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“That’s a communal primal scream,” he said at the “Glass Onion” premiere. The cast members “fed off of each other. ... And we were such a family by then. We really were dancing together. We really felt one another. ... I was just trying to take that energy, receive and give.”

Madelyn Cline, who plays conservative YouTube personality Whiskey, said she channeled “everything that was pissing me off or has ever pissed me off” while destroying the glass sculptures.

“It felt like a rage room,” she said. “It was kind of joyful to smash things and f— s— up. And I felt like that was really, really accurate to what our characters were going through and feeling, so I really leaned into that.”

If anything, the acting ensemble enjoyed wrecking the statue set a little too much.

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“Once I actually tore them loose, it was actually a problem of slowing them down so it wasn’t over too quickly,” Johnson said. “I’m like, ‘I know this is fun, but we have to time this out a little bit.’”

Producer Ram Bergman said only three copies of each figure existed, which significantly raised the stakes of each take.

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“You were always nervous,” Bergman added. “‘Let’s make sure we get it right because after the third day, we won’t have any left.’ So to me that was the stress ... because if we run out, we’re screwed.”

Inevitably, mistakes were made.

While rehearsing the chaotic sequence, Jessica Henwick — who plays Peg, the exhausted assistant/publicist of a problematic former cover girl (Kate Hudson) — dropped her statue before Johnson could say, “Action!”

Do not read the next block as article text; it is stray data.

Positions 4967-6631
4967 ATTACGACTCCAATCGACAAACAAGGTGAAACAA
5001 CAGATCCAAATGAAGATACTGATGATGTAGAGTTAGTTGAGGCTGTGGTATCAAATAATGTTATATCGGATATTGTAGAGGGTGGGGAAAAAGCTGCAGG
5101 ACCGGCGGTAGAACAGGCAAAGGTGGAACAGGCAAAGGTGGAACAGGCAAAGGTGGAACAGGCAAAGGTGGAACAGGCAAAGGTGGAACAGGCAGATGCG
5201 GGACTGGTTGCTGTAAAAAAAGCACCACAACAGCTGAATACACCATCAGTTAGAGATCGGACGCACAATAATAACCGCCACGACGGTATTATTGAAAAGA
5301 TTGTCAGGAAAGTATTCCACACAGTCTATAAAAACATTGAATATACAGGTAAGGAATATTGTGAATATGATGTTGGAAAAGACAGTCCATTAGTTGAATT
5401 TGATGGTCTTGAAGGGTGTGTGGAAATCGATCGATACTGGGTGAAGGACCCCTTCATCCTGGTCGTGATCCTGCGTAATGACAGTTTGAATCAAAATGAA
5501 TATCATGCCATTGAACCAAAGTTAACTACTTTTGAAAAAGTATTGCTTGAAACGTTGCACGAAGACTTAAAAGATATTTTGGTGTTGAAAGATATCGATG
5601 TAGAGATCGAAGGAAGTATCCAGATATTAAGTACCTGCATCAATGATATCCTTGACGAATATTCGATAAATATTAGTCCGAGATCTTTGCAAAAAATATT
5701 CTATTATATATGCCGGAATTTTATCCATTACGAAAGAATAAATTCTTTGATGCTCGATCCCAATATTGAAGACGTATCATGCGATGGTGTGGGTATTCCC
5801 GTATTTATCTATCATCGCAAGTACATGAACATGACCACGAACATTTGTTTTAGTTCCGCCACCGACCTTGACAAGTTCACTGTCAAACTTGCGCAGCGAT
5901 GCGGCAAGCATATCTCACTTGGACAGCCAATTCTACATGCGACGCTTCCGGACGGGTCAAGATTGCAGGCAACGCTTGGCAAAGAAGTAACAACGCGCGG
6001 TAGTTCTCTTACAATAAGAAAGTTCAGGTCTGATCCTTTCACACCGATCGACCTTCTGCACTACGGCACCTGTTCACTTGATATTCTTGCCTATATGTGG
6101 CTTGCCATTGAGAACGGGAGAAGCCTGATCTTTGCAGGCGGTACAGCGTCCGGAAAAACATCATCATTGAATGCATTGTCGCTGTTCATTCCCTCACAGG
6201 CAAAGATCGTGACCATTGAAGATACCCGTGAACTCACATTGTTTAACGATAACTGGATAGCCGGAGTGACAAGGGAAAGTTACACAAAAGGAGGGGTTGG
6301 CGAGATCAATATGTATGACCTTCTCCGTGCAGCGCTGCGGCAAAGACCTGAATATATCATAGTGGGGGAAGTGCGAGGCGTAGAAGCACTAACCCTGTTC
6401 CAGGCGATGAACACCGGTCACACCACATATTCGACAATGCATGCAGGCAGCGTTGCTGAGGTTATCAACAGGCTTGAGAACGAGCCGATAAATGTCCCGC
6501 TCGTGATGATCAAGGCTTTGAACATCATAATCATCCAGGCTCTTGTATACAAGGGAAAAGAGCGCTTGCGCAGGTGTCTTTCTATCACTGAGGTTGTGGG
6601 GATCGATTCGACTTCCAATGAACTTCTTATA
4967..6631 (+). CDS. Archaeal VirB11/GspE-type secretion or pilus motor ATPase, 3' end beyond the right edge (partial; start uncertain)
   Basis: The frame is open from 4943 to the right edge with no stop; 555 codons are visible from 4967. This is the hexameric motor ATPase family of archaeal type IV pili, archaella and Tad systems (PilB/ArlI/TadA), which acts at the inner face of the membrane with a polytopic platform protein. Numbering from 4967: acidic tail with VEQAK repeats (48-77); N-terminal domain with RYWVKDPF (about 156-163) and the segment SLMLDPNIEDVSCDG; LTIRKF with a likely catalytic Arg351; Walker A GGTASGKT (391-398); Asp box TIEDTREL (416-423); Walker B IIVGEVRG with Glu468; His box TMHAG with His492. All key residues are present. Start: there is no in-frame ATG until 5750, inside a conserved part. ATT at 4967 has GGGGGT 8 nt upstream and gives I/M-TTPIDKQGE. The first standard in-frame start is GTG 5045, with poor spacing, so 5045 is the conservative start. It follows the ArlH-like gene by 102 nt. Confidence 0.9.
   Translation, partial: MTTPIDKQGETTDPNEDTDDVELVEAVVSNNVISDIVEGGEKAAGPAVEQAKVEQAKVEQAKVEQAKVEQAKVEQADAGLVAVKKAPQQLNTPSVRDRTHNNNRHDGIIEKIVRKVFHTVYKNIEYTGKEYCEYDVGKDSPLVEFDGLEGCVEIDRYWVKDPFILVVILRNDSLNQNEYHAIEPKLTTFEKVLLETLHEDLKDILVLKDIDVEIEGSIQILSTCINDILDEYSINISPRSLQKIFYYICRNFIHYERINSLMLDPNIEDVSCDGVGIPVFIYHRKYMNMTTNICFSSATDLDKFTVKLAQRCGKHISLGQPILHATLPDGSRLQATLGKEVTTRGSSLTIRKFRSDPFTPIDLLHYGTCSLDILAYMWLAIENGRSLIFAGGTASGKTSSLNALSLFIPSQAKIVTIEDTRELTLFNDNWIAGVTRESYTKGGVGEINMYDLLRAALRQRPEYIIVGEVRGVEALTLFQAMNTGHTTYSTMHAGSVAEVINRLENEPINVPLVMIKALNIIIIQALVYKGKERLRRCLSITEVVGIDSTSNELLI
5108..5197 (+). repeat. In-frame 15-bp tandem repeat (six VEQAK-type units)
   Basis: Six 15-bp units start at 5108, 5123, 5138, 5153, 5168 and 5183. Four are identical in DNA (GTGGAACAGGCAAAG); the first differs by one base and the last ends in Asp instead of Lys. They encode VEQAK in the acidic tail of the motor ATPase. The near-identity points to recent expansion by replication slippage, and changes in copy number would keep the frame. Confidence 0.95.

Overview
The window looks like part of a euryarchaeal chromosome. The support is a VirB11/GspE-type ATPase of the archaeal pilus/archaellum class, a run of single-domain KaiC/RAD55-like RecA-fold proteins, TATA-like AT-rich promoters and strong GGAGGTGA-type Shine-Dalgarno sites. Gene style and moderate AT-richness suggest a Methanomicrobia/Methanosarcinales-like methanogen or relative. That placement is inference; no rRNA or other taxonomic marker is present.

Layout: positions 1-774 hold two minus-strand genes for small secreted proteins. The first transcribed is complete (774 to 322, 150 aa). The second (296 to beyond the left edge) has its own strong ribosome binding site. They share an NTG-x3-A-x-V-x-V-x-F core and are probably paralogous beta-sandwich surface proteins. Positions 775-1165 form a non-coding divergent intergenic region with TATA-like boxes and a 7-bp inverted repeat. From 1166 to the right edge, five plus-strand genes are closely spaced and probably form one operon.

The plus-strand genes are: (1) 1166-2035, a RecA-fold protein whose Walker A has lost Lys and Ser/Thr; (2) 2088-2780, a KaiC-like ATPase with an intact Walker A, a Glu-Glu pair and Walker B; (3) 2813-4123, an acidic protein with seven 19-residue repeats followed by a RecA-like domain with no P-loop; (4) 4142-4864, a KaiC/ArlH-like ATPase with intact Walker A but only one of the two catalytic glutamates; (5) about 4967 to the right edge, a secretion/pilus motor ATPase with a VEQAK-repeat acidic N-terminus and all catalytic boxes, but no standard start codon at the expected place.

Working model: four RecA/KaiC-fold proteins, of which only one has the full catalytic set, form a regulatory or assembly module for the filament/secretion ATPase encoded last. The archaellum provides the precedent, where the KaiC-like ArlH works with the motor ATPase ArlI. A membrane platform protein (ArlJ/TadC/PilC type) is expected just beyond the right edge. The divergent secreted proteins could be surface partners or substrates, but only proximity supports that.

As Johnson was blocking the scene, he instructed the actors to smash their statues on the count of three — “and I just heard ‘1, 2, 3,’” Henwick said, “and I threw it.”

Luckily, one of the cameras happened to catch her error, and that’s the shot they ended up using in the movie: “When I look — in horror — up, that’s me looking directly at Rian,” Henwick said. “They cut just before I go, ‘I’m so f— sorry.’”

Some industry analysts are scratching their heads over what they say was a missed opportunity for Netflix to capture more box office dollars had it gone with a wider theatrical run.

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Limited statue inventory and Henwick’s blunder aside, the statue-smashing shoot went relatively smoothly and served as a compelling lead-up to the Netflix film’s explosive finale.

“Luckily Janelle and everybody else got it right,” Bergman said. “And I think we have a few [statues] left as well, so we did good. ... I had no idea what it was going to be like in the movie. But when it happened, and everybody was really good ... it’s a good feeling.”

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Times audience engagement editor David Viramontes contributed to this report.